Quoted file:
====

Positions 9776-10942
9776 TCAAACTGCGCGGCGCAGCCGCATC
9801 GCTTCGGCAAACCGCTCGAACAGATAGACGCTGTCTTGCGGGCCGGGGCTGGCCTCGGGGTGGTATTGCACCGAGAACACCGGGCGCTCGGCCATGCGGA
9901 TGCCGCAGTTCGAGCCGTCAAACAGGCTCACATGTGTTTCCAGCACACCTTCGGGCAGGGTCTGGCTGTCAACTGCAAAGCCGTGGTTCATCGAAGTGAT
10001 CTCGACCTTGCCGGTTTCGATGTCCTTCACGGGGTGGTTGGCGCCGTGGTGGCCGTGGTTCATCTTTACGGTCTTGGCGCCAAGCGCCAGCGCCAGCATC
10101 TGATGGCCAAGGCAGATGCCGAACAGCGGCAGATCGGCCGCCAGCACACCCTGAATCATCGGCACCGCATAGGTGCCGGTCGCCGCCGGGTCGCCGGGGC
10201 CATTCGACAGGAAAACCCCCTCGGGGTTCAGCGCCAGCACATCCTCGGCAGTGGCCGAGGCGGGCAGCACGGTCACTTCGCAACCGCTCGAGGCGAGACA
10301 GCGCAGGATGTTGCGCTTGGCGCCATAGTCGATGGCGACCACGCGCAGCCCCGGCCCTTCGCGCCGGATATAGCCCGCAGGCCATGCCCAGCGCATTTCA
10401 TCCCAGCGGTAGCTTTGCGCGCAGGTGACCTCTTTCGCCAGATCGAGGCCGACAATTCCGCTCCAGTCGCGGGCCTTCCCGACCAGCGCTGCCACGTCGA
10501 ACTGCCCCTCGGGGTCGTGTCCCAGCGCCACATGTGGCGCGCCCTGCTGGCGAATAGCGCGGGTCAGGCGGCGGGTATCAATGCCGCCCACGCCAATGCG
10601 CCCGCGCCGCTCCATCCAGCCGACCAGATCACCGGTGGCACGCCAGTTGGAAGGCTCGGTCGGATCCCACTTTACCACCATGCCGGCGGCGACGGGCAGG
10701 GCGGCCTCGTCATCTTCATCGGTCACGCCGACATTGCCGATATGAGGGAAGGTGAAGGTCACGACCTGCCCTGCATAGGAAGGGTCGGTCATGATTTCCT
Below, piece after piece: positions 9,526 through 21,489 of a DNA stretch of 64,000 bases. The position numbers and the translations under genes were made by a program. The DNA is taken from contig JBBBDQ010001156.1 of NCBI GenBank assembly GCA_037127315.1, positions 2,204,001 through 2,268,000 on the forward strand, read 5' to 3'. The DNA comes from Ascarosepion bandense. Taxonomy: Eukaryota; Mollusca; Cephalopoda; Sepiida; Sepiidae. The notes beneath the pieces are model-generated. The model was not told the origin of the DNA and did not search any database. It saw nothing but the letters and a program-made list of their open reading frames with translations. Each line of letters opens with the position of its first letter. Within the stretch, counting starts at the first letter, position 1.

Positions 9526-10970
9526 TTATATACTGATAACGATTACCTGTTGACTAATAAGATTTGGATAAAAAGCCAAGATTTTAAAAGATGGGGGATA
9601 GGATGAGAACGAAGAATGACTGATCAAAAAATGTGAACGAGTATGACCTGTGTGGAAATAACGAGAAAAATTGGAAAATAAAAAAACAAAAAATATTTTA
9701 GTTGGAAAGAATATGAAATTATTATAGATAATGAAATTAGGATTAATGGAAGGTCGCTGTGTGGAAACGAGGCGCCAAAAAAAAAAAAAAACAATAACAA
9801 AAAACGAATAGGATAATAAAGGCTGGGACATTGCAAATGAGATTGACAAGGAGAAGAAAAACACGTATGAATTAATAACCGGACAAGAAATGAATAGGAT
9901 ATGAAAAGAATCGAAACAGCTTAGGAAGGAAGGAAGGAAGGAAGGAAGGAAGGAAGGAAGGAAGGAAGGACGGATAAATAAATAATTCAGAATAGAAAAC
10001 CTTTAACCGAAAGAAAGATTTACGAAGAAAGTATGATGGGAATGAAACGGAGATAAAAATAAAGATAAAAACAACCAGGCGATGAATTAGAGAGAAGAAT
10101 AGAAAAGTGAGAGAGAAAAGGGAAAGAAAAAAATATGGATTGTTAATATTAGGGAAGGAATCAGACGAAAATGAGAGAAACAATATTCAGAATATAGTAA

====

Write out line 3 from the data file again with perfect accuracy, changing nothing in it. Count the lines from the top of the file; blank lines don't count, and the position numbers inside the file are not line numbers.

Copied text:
9801 GCTTCGGCAAACCGCTCGAACAGATAGACGCTGTCTTGCGGGCCGGGGCTGGCCTCGGGGTGGTATTGCACCGAGAACACCGGGCGCTCGGCCATGCGGA